Ford touts 5 mpg edge of C-Max plug-in over Toyota Prius
DETROIT (Reuters) -- Ford Motor Co., vying to challenge Toyota Motor Corp.'s dominance in the hybrid market, today said its 2013 C-Max Energi plug-in hybrid gets 100 miles per gallon, beating the 2012 Prius by about 5 percent.
The mileage rating given by the U.S. Environmental Protection Agency means the C-Max plug-in's fuel efficiency both in the city and on the highway is five miles better than the Toyota Prius plug-in and two miles ahead of General Motors Co.'s 2013 Chevrolet Volt.
Ford has been vocal in its desire to take on Toyota, which has had a stronghold over the hybrid market for more than a decade with the Prius.
Last year, the Prius made up 54 percent of U.S. sales of alternative powertrain vehicles, according to market research firm Strategic Vision. Ten other brands divided the rest.
Still, far more people consider green cars than buy them, experts say. Ford aims to attract U.S. buyers by offering more power, space and efficiency than the Prius at a lower cost with its hybrid-only C-Max nameplate.
Internally, Ford calls potential C-Max buyers "optimizers," said Michael O'Brien, Ford's electrification marketing manager.
"They're looking for their dollar to go as far as possible and as smart a way as possible," O'Brien said in an interview. "The notion of having MPGe (miles per gallon equivalent) that's best in class is a terrific advantage."
Ford did not provide an estimate for the size of this group, but O'Brien said Ford's emphasis on improving fuel economy and lower costs in recent years has piqued their interest.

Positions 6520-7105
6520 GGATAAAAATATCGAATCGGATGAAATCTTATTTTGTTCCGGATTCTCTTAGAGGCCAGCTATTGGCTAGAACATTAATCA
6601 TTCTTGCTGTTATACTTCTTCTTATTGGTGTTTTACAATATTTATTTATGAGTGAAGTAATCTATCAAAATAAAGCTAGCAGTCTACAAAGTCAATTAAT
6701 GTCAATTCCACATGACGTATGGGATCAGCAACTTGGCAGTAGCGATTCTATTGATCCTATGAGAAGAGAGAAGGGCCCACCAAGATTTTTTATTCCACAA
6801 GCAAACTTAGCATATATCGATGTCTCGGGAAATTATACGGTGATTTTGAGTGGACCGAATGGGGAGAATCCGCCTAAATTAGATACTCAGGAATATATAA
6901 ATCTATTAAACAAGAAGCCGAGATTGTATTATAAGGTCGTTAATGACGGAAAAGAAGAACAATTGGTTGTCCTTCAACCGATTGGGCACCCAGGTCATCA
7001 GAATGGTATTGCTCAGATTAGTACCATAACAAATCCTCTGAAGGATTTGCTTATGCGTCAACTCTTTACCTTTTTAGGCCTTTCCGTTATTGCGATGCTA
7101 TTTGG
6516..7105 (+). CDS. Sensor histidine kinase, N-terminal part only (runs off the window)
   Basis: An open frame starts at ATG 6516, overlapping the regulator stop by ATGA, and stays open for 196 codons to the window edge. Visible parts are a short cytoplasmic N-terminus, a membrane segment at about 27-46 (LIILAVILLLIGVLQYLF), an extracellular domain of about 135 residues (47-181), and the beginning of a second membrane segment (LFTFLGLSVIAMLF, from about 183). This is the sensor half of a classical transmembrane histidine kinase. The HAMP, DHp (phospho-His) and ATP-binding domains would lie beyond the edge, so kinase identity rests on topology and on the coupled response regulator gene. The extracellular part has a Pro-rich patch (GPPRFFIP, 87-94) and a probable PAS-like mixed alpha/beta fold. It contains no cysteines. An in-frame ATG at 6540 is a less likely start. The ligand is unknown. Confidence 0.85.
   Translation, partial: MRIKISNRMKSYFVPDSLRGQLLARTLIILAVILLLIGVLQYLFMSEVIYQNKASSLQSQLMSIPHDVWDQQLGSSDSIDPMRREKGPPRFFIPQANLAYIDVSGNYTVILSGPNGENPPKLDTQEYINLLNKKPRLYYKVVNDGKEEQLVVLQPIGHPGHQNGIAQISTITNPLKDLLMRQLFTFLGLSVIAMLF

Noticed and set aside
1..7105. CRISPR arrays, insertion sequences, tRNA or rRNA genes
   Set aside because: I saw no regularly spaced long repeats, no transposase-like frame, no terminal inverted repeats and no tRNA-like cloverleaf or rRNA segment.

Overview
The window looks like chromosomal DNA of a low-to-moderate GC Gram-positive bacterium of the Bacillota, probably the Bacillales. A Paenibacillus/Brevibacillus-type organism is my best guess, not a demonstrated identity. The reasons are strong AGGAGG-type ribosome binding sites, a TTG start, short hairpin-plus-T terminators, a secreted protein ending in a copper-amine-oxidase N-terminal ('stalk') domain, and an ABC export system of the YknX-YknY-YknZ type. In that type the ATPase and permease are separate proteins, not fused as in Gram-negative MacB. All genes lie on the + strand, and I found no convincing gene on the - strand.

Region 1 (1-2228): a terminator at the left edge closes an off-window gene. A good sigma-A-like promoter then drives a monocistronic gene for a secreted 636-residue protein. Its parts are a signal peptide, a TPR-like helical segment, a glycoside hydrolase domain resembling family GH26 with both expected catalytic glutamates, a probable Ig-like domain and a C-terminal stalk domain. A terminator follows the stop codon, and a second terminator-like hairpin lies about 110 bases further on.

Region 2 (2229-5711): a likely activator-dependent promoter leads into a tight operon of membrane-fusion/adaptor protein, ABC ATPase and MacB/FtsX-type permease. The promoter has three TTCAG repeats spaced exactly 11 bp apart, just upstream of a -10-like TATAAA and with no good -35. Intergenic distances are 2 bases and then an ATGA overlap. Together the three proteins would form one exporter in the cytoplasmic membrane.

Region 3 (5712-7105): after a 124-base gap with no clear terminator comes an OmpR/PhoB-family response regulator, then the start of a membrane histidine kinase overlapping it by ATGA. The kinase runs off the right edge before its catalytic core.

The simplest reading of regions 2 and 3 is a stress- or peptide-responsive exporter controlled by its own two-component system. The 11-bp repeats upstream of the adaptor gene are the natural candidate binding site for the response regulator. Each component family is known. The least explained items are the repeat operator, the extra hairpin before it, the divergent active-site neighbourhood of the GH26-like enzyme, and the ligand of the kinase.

"Five years ago, the optimizers may not have even had us on their radar screen," O'Brien said.
Toyota's missteps over the last few years with a series of recalls also provide a boost for Ford, said Alexander Edwards, president of Strategic Vision. "Toyota buyers are not destined to be Toyota buyers anymore," he said.
Ford recently began selling the C-Max hybrid and the Energi goes on sale later this year. A plug-in version of the Fusion midsize sedan will go on sale in 2013.
Lithium ion battery
To beat the Prius on fuel economy, Ford engineers used a lithium-ion battery instead of a heavier, but less expensive, nickel-metal hydride battery. Ford offset the higher cost partly by assembling those batteries and transmissions in-house.
Designers also sought to eke out gains through small changes to the C-Max's European design. For example, Ford added "winglets" to the rear corners of the C-Max to improve aerodynamics, John Davis, the chief C-Max engineer, said.
The plug-in versions of the C-Max and Fusion share powertrain technology. Ford also uses the same primary engine, a similar transmission and method for mounting the battery pack in both the C-Max plug-in and hybrids.
Keeping engineering costs low was crucial for the C-Max, which also seeks to beat the Prius on price. The C-Max plug-in hybrid, which sells for nearly $30,000 after a federal tax credit and including destination charges, compared to Toyota's Prius plug-in, which costs $32,000.
Strategic Vision estimates that nearly 20 percent of vehicle owners are considering a hybrid and 12 percent are researching plug-in hybrids. But advanced powertrain vehicles have accounted for just 2 percent of U.S. auto sales during the first nine months of this year, Edmunds.com said.
Higher prices, a lack of charging infrastructure and fewer features have stymied demand for green cars, experts say. The average annual income of people who buy the Prius is around $98,000, according to Strategic Vision. But incomes for those who consider, but do not buy, the Prius is about $85,000.
"The clear difference comes down to price," Edwards said.Contact Automotive News